Original jurisdiction in case of The General State Authority v. The Sutter Corporation and Certain-Teed Products Corporation.
No appearance for plaintiff.
Anthony J. Ciotola, with him Feldmann & Ciotola, for defendant, The Sutter Corporation.
Roger T. Shoop, Robert J. Brown, and Bernadette Barattini, with them Kain, Brown, Roberts & Woodbury; Richard H. Wix; Wix, Wenger & Weidner; Stephen R. Krone; James K. Thomas; Thomas & Thomas; Armand E. Olivetti, Jr.; Dunn, Byrne & Coviello, for additional defendants.
Judges Crumlish, Jr., Blatt and Craig, sitting as a panel of three. Opinion by Judge Craig.
[ 44 Pa. Commw. Page 158]
We have before us a second round of preliminary objections in this original jurisdiction action in assumpsit commenced by the General State Authority (GSA) against the general building-construction contractor, Sutter Corporation (Sutter), and against the supplier of roofing materials, Certain-Teed Products Corporation (Certain-Teed), for damages arising from difficulties encountered with the roof of a newly-constructed annex to the Scranton State General Hospital. The roofing subcontractor, Dunmore Roofing and Sheetmetal Company (Dunmore) has also properly been joined as an additional party-defendant. General State Authority v. Sutter Corporation, 24 Pa. Commonwealth Ct. 391, 356 A.2d 377 (1976), is our previous decision in this case granting the motions of
[ 44 Pa. Commw. Page 159]
Sutter and Certain-Teed for a more specific complaint, with which GSA complied by filing its Second Amended Complaint.*fn1
The current preliminary objections have been raised against subsequent complaints filed by the original defendant, Sutter, attempting, under Pa. R.C.P. No. 2252, to join as additional defendants: (1) the architects, George M. D. Lewis and Donaldson Berghauser, individually, and t/d/b/a Lewis and Berghauser; (2) the surety behind the "Built-up Roof Guarantee" issued by Certain-Teed, National Surety Corporation (National); and, (3) the supplier of the roofing insulation, Owens-Corning Fiberglass Corporation (O-CF).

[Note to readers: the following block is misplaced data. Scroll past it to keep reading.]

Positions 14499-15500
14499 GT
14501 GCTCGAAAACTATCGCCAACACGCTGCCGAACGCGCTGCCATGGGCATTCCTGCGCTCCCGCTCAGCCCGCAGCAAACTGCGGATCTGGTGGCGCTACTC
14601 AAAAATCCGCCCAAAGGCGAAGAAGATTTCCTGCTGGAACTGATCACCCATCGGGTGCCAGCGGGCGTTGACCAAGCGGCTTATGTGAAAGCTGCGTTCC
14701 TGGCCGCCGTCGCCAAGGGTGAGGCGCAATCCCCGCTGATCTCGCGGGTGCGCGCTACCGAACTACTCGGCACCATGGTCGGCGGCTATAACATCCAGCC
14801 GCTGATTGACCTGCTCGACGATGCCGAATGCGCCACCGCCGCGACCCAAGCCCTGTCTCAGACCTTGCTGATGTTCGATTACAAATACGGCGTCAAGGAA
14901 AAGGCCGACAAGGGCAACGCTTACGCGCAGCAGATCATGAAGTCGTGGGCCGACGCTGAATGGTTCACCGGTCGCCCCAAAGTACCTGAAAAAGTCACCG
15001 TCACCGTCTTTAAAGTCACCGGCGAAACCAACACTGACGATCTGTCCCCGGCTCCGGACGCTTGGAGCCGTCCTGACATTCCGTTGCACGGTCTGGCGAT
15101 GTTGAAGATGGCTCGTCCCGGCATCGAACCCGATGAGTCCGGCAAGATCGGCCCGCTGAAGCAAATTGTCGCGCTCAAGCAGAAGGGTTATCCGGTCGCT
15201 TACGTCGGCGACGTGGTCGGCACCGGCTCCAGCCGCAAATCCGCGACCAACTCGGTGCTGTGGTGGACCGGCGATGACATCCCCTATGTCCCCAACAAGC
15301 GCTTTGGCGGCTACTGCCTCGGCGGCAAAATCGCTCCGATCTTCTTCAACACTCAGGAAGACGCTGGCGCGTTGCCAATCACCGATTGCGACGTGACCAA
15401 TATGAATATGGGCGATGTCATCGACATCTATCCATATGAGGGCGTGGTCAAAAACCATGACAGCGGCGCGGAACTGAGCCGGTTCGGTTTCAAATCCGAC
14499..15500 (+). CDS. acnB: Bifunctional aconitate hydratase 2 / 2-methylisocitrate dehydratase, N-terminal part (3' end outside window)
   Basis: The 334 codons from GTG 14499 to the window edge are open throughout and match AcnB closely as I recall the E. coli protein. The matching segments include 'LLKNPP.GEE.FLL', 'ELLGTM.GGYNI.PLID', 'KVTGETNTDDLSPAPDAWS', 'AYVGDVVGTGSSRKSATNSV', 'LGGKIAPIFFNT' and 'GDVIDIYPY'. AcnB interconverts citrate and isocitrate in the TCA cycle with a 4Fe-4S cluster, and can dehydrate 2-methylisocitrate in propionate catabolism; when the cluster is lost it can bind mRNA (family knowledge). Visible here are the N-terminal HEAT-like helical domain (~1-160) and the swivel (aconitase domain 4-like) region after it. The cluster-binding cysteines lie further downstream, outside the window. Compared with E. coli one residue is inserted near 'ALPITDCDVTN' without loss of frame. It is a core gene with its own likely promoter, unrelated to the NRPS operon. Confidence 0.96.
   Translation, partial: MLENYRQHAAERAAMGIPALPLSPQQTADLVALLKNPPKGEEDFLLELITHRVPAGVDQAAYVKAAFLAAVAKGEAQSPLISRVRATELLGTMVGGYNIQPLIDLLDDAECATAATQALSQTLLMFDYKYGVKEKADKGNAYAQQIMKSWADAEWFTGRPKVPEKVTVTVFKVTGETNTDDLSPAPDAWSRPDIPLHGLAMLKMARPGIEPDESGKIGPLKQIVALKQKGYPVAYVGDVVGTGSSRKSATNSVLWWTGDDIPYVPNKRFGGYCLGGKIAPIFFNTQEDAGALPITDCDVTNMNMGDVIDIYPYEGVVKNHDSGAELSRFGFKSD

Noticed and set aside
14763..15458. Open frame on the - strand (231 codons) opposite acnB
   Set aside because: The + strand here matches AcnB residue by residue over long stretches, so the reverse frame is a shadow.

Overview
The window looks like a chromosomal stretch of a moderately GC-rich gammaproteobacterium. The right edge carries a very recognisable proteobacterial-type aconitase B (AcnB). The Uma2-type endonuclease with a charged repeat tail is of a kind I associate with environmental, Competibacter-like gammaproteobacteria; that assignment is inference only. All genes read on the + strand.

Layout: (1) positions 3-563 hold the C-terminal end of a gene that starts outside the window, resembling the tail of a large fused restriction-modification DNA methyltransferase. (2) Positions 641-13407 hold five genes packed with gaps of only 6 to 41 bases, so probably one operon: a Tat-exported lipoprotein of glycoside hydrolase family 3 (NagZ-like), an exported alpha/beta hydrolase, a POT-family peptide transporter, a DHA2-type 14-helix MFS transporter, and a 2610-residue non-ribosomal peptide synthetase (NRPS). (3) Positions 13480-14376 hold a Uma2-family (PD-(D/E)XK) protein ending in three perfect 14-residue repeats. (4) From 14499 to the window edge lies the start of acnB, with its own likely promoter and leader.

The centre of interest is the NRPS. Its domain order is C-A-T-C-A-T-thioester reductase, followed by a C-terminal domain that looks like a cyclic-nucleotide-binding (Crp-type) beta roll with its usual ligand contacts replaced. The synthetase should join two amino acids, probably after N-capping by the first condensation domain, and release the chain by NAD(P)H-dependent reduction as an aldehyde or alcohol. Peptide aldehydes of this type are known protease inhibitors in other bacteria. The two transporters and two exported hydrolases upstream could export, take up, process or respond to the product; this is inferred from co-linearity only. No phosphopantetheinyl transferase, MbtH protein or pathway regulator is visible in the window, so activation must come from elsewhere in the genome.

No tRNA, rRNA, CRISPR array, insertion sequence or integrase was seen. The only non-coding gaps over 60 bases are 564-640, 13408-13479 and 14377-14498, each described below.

The Preliminary Objections of Donaldson Berghauser, individually and t/d/b/a Lewis and Berghauser
General Contractor Sutter's complaint joining the architects is in assumpsit and alleges the existence of a contract between GSA and the architects under which the architects agreed to supply various architectural services and also agreed to supervise and inspect the work generally and thereby protect GSA against deficiencies in the work of roofer Dunmore and defects in the materials used. Sutter also alleges
[ 44 Pa. Commw. Page 160]
specific duties of the architects to visit the construction site at least weekly and to make periodic written reports of their inspection and supervision.
However, the only averments of liability by Sutter, in paragraphs 14 and 15 of the complaint, are that if it is determined that the roof is defective and was not installed according to the plaintiff's and Certain-Teed's specifications, or if it is determined that defective materials were used, then the architects are alone liable, or jointly and severally liable, or liable over to the original defendant.
We must agree with the architects that bald allegations of the existence of contractual duties of inspection and supervision in the architects cannot support a theory of liability to, or a right to indemnification, in the general contractor. The statement of "liability over" to Sutter is a mere legal conclusion, impossible to sustain upon proof of any of the facts averred. See Zachrel v. Universal Oil Products, 355 Pa. 324, 49 A.2d 704 (1946).
As to the theories of sole or joint and several liability on the part of the architects, Rule 2252(b) requires that, "[t]he complaint, in the manner and form of the initial pleading of the plaintiff in the action, shall set forth the facts relied upon to establish the liability of the joined party. . . ." (Emphasis added.)*fn2
Of the requirements relating to the complaint, the most important is that the facts asserted as a basis of the liability of the additional defendant be set forth, for it is the allegation of fact and not statements of legal conclusion which governs the determination whether
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the complaint alleges the requisite liability. . . If the complaint fails to state facts sufficient to establish liability of the additional defendant, the ...